For the most part, you get all your permanent teeth before you're an adult. However, your third molars or wisdom teeth don't erupt until later in life, and they are often extracted. If you would like to know more about wisdom tooth removal, keep reading.

When Should Wisdom Teeth Be Removed?

On average, wisdom teeth erupt between the ages of 17 and 25. Even before they fully erupt, the dentist can often predict complications. For this reason, wisdom teeth are commonly removed as soon as they start to erupt. However, you can choose to postpone or forgo extraction.

Some patients don't need wisdom tooth extraction. If your wisdom teeth grow straight and in alignment with the second molars, you may have little to no complications. Depending on your existing oral health, the dentist may recommend extraction if you struggle to keep the third molars clean.

What Are Common Wisdom Tooth Complications?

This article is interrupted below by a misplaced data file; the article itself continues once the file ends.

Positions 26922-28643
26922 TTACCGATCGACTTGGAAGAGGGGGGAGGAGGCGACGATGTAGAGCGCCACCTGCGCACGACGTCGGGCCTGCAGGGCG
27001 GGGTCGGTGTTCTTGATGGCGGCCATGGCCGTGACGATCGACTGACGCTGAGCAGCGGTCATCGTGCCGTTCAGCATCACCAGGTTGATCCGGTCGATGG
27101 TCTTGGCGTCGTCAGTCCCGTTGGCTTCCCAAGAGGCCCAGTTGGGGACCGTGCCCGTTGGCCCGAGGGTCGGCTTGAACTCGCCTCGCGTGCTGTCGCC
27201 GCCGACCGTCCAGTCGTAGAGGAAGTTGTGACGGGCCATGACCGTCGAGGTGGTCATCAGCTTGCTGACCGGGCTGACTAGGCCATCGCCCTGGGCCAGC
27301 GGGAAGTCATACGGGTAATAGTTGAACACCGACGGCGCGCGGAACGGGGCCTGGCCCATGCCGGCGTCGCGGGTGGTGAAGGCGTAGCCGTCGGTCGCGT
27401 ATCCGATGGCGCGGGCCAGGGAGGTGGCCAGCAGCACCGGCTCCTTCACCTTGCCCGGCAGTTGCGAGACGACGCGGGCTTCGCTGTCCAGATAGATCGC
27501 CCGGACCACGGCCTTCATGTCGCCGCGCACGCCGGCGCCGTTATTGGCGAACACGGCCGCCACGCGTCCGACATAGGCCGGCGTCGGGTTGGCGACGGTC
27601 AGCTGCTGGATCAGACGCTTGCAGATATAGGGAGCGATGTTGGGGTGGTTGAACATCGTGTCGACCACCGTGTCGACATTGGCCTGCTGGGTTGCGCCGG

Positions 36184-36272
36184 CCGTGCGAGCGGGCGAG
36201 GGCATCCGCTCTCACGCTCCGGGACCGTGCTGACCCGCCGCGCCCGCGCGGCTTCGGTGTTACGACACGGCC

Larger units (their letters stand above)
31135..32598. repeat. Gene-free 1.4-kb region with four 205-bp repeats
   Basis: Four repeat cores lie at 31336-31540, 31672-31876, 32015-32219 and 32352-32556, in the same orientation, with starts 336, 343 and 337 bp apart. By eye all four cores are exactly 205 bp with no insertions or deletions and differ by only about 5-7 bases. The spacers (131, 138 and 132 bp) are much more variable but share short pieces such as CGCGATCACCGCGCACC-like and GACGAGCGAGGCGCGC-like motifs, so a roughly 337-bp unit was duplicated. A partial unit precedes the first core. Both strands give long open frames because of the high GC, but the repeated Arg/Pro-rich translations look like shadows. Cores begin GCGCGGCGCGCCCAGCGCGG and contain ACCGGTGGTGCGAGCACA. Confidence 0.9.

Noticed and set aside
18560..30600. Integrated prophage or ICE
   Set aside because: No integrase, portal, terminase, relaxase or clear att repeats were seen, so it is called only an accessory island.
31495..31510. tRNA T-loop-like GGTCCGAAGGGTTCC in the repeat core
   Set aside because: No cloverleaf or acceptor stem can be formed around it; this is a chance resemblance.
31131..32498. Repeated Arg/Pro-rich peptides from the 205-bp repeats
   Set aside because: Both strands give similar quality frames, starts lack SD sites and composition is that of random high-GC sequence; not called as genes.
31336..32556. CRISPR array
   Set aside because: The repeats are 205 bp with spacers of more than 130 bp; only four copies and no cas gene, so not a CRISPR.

Wisdom teeth are prone to many complications because of limited space in the mouth. Common complications include:

  • Inability for the tooth to fully erupt
  • Impacted teeth growing sideways
  • Damage to the second molars from the third molars hitting them

Not only can these complications lead to pain, but they may make it harder to clean your teeth, increasing the risk of tooth decay and tooth infection. If your wisdom tooth gets infected, the dentist will likely recommend extraction to save money and prevent the need for root canal treatment.

How Much Does Extraction Cost?

If your wisdom teeth have fully erupted but need an extraction, the dentist can usually perform a simple extraction, which may cost $75 to $200 per tooth. If the tooth is impacted or the dentist must make any incisions to access the tooth, you'll need a surgical extraction, which costs $225 to $600 per tooth. Luckily, your insurance may pay some or all the cost, especially if the dentist determines extraction is medically necessary for your oral health.

What If You're Nervous?

Getting teeth extracted can seem overwhelming. If you're nervous about the procedure, ask your dentist about sedation dentistry. Many dentists offer nitrous oxide, but others may also offer oral or IV sedation. All options leave you relaxed and with little memory of the procedure.

If your wisdom teeth are erupting, it may be time to visit the dentist. They can help determine if extraction is the right choice. If you would like to know more about wisdom teeth removal, contact a dentist in your area today.